The company, which has orders worth 180 billion rupees ($4.2 billion), plans to double its capacity in China to 1,200 megawatts by 2009/10, Chairman Tulsi Tanti said, nominating it as a key market in coming years.
"China has a very ambitious target and we have a strong presence in that country," Tanti told reporters.
China's wind-power market has been booming on the back of record oil prices and a push from Beijing to increase use of renewable energy.
China's government recently doubled its target for installed wind capacity to 10 gigawatts, and has said turbines erected there must be 70 percent domestically produced. Suzlon already makes wind turbines in the country.
"Though there is competition in China, Suzlon will be able to increase its market in the country as it expands capacity to meet the rising demand," said Krishna Kant Thakur, analyst with Edelweiss Securities.
Producers of renewable energy equipment such as Suzlon are also benefiting as climate change concerns prompt countries to tighten policies in an effort to reduce greenhouse emissions.
"Two things that have worked in our favour is the rise in oil and gas prices and global warming, and are supporting the growth of our industry," Tanti said.
REpower has been a major beneficiary, with its share up about 90 percent this year. Suzlon is the major shareholder in REpower, holding almost 34 percent and Tanti was considering selling some of the stake to take advantage of the gains.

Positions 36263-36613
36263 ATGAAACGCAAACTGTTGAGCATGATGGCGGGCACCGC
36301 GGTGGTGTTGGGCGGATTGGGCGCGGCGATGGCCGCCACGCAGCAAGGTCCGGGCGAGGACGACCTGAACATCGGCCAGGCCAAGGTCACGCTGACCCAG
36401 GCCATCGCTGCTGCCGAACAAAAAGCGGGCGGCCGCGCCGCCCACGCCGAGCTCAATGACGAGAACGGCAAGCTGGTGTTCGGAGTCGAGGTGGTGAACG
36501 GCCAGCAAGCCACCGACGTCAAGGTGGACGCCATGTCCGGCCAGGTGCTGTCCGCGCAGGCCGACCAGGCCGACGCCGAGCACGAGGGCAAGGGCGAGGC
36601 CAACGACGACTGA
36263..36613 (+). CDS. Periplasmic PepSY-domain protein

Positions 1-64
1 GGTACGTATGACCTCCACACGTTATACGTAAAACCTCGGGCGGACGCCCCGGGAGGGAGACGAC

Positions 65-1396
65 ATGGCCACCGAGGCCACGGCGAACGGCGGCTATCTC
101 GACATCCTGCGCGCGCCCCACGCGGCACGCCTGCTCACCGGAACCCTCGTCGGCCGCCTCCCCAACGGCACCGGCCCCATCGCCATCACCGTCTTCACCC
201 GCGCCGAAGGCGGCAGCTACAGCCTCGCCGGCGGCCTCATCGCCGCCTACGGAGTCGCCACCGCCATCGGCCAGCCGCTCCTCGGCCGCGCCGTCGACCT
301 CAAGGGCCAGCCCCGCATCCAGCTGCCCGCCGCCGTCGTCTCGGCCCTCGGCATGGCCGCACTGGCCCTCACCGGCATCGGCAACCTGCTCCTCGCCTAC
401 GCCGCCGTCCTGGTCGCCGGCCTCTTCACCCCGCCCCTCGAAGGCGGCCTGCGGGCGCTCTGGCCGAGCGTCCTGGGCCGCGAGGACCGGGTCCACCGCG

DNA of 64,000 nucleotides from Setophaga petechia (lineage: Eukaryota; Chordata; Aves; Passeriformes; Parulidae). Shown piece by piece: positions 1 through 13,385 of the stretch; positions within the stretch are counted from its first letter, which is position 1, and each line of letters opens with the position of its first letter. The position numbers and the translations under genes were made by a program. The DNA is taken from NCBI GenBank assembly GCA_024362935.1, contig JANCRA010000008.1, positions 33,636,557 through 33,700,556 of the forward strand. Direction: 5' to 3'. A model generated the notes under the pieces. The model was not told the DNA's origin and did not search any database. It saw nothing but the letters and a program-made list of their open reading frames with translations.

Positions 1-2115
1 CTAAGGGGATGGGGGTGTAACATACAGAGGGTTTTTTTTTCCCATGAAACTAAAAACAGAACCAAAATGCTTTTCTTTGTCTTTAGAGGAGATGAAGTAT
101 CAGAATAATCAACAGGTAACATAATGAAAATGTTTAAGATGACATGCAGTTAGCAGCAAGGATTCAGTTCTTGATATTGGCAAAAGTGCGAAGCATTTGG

"It is lucrative for us right now," he said.
Suzlon, which also has manufacturing units in India, the United States and Belgium, said consolidated net profit in its fiscal fourth quarter rose to 4.65 billion rupees from 3.59 billion rupees a year earlier on strong growth in the United States and at home.
Suzlon shares closed up 3.4 percent at 318.35 rupees, their highest close since Feb. 18, in a Mumbai market that fell 1.2 percent. During the March quarter, the company's shares fell 32 percent, compared to a 23 percent drop in the benchmark index amid concerns about lower margins and high interest costs due to two acquisitions.
The Global Wind Energy Council says wind could supply 12 percent of the world's electricity needs by 2020, compared with just 1 percent in 2007, a shift that would help curb climate change.
Suzlon competes with Denmark's Vestas, the world's leading wind turbine maker, Spain's Gamesa, U.S. company General Electric and Germany's Enercon.
Earlier in May, Vestas reported a lower-than-expected 70 percent rise in first-quarter operating profit.